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04/30/2006: They Came with Mustard to Dip Them In
Hi all! I had the chance to go to a fun and interesting event last night: a party for women televison writers. Since each staff typically only has one or two women writers (although this is changing), it's not often that we all get a chance to really connect in big groups like this. And the fact that staffing season is just getting underway guaranteed a lively night. We were bombarding each other with questions about pilots we'd read, meetings we'd taken, staff openings we'd heard about, the reputations of various potential bosses... Great stuff. I saw some old friends and met some impressive people I hadn't had a chance to meet before. Also, there were these mini grilled cheese sandwiches. Fantastic. I had five.
It was fun being in an environment both social and writerly. It reminded me of why I like writing on a staff. So, (awkward transition), this might be a good time to address a question that someone asked me a while back about how the process of writing on a staff differs from writing a spec. Specifically, about the outlining part of the process: how much goes on, and of what kind. I've said some of this stuff before, but there's also new material in here. Check it out.
In theory, there shouldn't be much difference in this aspect of the job. You start on a whiteboard, or notebook, or index cards, and you get your story in order. You figure out the theme, the basic events, the big turns in the story. The A story, the B story. What the act breaks are, and then what all the scenes are. This is the "break." It can take, literally, weeks – more time than it takes to write the script. When it's done, the story is "broken." The process of the break is one that is almost always executed by the entire staff together, under the direction of the show runner. If you're writing a spec, this is obviously accomplished by you alone (with input from friends and colleagues) – a harder process, but purer. You get to tell exactly the story you want. You simply have to do it more carefully, since there's no one there to say, "Gee, we tried telling a story like this once on Nash Bridges, and that third act break never really popped…"
Anyway, now you start creating documents. The first is the famous "beat sheet." This is, of course, a preliminary form of an outline. It simply tells you the location of each scene and the briefest version of the events in that scene. This is a chance to re-evaluate the breaking of the story. Problems that were invisible during the breaking might become evident here, so changes might have to be made to the story. On an actual staff, this will sometimes involve putting everyone back to work on a rebreak.
The difference between a "beat sheet" and an "outline" is one of degree. Personally, I often find it hard to generate a genuine beat sheet because I think of lines and jokes and details and I write them in there so I won't forget them. I end up with something in between the two stages. But a real outline is long, many many pages. Mine come out somewhere between 9 and 14 pages for an hour episode. Some shows seem to lend themselves to shorter ones, some to longer ones. Gilmore Girls outlines are incredibly long and detailed, with whole runs of dialogue spelled out.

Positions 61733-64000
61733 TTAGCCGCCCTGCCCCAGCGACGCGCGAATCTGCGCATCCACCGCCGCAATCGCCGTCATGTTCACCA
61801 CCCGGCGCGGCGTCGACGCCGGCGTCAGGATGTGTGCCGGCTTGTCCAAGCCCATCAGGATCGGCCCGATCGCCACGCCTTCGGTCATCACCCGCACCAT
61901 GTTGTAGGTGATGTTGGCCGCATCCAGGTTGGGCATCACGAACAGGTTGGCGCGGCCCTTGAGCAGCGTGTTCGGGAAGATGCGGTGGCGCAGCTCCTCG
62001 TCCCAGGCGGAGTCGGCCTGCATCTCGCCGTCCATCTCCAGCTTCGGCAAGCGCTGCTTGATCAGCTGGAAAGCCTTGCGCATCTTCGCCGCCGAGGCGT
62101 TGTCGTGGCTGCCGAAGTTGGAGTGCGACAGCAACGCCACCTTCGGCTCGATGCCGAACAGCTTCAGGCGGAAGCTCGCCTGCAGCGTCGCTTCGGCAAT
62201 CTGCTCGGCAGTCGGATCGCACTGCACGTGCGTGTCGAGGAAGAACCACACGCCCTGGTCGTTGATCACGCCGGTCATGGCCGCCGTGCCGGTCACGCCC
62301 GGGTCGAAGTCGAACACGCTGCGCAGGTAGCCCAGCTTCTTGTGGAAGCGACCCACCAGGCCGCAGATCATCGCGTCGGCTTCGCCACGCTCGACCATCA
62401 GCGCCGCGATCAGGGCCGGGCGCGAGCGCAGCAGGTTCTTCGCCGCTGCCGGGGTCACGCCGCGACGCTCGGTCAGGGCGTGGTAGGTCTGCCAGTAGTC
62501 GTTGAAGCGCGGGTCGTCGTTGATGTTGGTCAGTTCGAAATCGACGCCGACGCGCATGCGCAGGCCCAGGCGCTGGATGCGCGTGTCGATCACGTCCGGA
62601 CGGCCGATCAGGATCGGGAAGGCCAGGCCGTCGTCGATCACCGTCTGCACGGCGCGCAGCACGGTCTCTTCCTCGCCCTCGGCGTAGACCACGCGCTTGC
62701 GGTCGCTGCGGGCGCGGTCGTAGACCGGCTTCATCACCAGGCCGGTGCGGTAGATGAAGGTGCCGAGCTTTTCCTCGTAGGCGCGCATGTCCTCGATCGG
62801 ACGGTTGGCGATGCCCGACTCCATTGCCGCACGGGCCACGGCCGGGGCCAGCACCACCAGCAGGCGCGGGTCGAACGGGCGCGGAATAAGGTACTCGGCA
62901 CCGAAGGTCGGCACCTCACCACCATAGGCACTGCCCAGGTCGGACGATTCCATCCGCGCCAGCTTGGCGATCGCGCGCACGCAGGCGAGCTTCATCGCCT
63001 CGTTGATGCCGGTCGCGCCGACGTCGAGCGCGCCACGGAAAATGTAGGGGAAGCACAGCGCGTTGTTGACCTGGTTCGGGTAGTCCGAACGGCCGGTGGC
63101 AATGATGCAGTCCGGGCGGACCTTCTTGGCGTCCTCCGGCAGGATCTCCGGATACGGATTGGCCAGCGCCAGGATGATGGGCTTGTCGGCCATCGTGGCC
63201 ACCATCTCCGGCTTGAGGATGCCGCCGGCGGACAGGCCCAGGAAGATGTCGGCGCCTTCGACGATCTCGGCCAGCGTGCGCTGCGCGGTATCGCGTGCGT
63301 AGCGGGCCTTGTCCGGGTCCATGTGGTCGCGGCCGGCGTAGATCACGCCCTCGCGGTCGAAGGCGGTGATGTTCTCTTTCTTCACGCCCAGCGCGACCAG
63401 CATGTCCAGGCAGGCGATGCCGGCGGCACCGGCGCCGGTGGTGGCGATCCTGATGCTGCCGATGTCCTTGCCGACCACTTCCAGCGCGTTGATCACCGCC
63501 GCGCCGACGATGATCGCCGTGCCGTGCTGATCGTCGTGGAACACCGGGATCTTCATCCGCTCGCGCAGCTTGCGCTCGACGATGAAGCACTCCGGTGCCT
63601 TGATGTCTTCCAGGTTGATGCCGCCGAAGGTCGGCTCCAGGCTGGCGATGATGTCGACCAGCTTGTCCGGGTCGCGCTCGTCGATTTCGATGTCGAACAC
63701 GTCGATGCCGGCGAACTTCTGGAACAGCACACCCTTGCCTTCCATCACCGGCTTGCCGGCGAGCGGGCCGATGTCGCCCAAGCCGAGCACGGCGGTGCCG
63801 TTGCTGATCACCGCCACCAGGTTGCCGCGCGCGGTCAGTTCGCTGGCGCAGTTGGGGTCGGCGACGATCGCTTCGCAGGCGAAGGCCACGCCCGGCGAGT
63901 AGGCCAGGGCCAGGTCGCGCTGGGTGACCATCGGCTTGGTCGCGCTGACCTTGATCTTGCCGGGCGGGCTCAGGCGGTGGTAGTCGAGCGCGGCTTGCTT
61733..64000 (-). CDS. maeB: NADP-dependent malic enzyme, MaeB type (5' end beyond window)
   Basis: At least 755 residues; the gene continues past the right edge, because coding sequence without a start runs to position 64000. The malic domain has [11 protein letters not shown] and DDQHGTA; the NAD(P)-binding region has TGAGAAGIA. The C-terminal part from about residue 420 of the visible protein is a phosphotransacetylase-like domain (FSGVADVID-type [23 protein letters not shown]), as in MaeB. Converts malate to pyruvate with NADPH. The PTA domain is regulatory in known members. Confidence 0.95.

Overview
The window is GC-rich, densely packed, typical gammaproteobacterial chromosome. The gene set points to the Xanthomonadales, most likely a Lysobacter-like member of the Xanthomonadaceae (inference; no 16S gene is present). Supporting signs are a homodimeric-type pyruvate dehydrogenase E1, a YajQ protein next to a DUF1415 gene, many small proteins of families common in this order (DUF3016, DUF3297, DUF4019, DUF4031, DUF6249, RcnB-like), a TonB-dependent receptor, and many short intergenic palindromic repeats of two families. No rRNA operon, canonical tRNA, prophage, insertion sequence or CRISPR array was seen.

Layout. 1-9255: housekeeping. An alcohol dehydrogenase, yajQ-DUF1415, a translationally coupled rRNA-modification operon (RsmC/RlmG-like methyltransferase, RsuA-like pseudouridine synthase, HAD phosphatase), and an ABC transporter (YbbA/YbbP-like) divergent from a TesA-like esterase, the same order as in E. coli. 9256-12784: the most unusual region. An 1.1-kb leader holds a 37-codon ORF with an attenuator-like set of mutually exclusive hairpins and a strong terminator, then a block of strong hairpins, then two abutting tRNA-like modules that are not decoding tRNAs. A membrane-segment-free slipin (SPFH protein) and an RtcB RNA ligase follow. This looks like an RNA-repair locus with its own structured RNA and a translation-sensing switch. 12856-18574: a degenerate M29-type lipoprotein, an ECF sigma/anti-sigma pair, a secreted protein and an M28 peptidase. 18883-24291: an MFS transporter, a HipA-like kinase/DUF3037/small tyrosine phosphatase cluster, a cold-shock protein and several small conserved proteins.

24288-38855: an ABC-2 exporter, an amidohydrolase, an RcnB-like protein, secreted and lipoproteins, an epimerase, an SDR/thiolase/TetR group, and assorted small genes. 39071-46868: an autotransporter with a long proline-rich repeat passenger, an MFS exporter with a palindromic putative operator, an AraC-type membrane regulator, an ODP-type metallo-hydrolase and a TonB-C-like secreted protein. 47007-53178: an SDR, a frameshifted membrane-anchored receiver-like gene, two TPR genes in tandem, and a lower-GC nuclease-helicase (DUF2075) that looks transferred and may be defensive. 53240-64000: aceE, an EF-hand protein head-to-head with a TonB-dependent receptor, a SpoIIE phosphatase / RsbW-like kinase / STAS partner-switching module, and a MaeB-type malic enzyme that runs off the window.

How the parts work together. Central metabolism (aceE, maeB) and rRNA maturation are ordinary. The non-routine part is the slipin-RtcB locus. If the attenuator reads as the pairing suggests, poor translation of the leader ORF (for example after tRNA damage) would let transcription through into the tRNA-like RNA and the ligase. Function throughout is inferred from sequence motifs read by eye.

Writing the outline, of course, gives you another chance to find problems with the breaking of the story. Sometimes you start completely over at this stage. Plus, on a real staff, this is the point at which the studio and the network start having real input. So that can change everything. All the writers -- back into the room for a rebreak!
On an actual staff, there is often not enough time to create a full outline. This is because of all that time spent breaking and re-breaking, of course. So, one often has to write from the beat sheet. Honestly, I always kind of like this, because it leaves me a little more wiggle room in the writing to change my idea of how a scene lays out as I write it. With a long outline, you sometimes feel like the actual writing process is reduced to reformatting.
So now you take the outline and write the script. This part can actually be done in a weekend if you have to. But, here's the kicker: once you turn in the script, there can often be another rebreak! So all of that rebreaking earlier was meaningless! In theory, all of it represented some type of progress, but sometimes that's simply not the case. I think the best measure of the quality of a staff/show runner is the ability to solve story problems early in the process. Here's where you, the spec writer, gain your biggest advantage. That time thing again. You can take the time to fix problems in an unrushed way, whereas the staff writers have the looming blade of the production schedule.
(By the way, there's another interesting thing that happens as production nears. When the production people are scheduling the actual shooting of the scenes, they have to create a short description of each scene, for all the people involved in production to have at hand. This generates a new document called a "one-liner." It lists the location and the briefest version of the events in the scene. In other words, they recreate the beat sheet, which they have never seen. I find this amusing.)
To sum it all up: I like little grilled cheese sandwiches.
Lunch: A chicken stir-fry thing I made using something I bought in Tobago called "wet green seasoning." Unique.